Senior Living Interior Designers Create Community and Inspire Life
The first residents and visitors to Legacy Pointe at Waukee, Iowa would unanimously agree that it was a beautiful place. The senior living community consists of multiple buildings with varying levels of independent and assisted living services on approximately 15 suburban acres. The problem at Waukee in 2011 was not the aesthetic appeal of the facility, but a minor design flaw with a major impact on residents’ lives. Legacy Pointe’s activity center, known as the Town Center, was not functional. The Town Center was the heart of the community, but it felt more like an impersonal gallery than a neighborhood meeting spot.
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The Opportunity: Fostering Community
The management team at Legacy Pointe wanted the Town Center to be a centerpiece that fostered and embodied the vibrant spirit of its residents. Legacy Pointe is based in a farming community just west of Des Moines, with retirees who are accustomed to working long hours and being on the go. Needless to say, the retirees were still active pursing hobbies, programs at their churches and volunteering in the community. Despite this, the sole purposes for their visits the Town Center were to collect mail, go to the salon and have lunch. The activities became very transactional in nature.
The main lobby of the Town Center was an immense but empty hall, with an uninspiring fitness center. There was little common space to host scheduled activities let alone encourage spontaneous conversations of passing friends. There was one daily meal at the dining hall at midday as the agrarian community was long accustomed to having large lunches during their long workday.
Management at Legacy Point recognized these opportunities to enhance quality of life of their residents. Rachael Rangelov, national director of design and construction at Watermark Communities, parent company of Legacy Pointe, contacted Design Point, a firm dedicated solely to designing interiors. Kathleen Sportelli, senior interior designer at Design Point, was the project lead.
“The community had activity, but it did not have a place to sit and gather and host activities. Assisted living and senior living management likes to encourage residents to interact and be social. Meal time is the most ideal time to promote interaction, but Legacy Pointe only offered one meal per day,” says Sportelli. “There was a definite need for a secondary dining venue.”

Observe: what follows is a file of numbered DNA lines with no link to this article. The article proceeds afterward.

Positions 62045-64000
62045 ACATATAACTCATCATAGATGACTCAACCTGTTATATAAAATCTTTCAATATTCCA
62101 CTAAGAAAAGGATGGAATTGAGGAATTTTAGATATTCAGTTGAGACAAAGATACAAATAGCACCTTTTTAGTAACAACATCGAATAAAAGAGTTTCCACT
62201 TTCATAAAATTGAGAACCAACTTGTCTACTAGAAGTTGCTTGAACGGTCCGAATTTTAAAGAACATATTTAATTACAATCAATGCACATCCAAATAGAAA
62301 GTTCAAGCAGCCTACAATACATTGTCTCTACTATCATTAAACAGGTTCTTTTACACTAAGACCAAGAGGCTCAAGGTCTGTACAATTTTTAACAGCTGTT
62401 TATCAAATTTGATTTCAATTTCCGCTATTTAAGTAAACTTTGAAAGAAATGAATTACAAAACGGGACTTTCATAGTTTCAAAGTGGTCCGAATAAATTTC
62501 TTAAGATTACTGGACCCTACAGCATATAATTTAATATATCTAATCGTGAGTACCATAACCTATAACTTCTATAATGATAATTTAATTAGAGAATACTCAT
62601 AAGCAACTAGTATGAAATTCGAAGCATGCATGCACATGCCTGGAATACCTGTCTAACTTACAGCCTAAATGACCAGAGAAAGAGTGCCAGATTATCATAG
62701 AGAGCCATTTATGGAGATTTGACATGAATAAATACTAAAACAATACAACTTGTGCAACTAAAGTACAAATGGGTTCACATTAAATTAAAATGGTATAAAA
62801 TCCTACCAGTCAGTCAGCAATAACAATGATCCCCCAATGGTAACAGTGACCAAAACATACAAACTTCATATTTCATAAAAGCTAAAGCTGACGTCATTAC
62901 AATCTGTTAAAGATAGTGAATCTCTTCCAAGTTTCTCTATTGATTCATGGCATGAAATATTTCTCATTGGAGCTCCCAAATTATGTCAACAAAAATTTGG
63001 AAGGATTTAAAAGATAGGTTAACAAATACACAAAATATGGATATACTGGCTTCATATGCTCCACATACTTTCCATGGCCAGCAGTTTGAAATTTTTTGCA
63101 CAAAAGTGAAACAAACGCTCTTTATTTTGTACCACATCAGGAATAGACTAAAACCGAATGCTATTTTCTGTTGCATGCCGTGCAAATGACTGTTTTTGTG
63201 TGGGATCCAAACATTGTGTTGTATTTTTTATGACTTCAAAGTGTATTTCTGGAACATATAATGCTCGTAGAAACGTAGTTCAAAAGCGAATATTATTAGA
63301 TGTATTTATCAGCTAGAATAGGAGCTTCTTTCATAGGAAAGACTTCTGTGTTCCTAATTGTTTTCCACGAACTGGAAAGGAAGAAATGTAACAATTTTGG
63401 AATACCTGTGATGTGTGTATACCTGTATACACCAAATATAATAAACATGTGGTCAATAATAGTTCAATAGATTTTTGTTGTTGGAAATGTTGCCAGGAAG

As Rangelov and Sportelli discussed the opportunities at Legacy Pointe they quickly created a vision for the community. They wanted to add an informal café where residents could drop in and grab coffee or a snack and comfortably hang out. “We quickly formed the design around the idea of having a café,” says Sportelli. The first challenge was to see if management could staff the café. Management remained opened to the idea if the renovations could achieve the desired results.
The second challenge was to engage the residents and solicit feedback. “On all our projects we study the needs and uses of a facility and seek input from staff, residents and other users.” Sportelli and Rangelov hosted a meeting that saw strong resident turn out. The renovation ideas were quickly embraced and revolved around the café. “We were pleasantly surprised about the resident engagement and received a lot of good ideas. One women enjoyed opening Christmas presents with family by a fireplace and lamented that she could no longer do it. Another gentleman wanted a place to bring his grandchildren for games during visits,” recounts Sportelli. Residents also chimed in about other visions for the Town Center.
Sportelli and the team at DesignPoint put together a plan which was ultimately approved by Rangelov and Legacy Pointe management. The large lobby area was converted to a market café equipped with tables, chairs and other furniture that offered a comfortable and inviting social area. The café was structured to offer self-serve style sandwiches, salads, drinks and snacks paid for at the receptionist’s desk newly constructed next to the café. The culinary staff handled food preparation, stocking and maintenance of the café.
As a result of resident feedback a cozy family room complete with fireplace, and a game room with a billiards and ping-pong tables were added. Management also wanted to revamp its underutilized wellness program so the exercise room received a face-lift too. That included bright, inspiring colors, the installation of mirrors, new equipment as well as an exam, locker and massage rooms. The new exercise facility now has structured programming and greater usage. The beauty salon also received renovations and has become busier as a result.
The 18-month renovation was completed in 2013 and the residents love the new Town Center. Occupancy has also jumped at Legacy Point. The success of the project can be best represented by a couple who look forward to their weekly trip to the Town Center. They walk down together from their condo and she goes to the salon to “get fancied up,” while he enjoys a cup of coffee and laughs with his friends at the café.
Residents and visitors continue to remark about the beauty of Legacy Pointe, but what they really like is all the friends they make at the Town Center.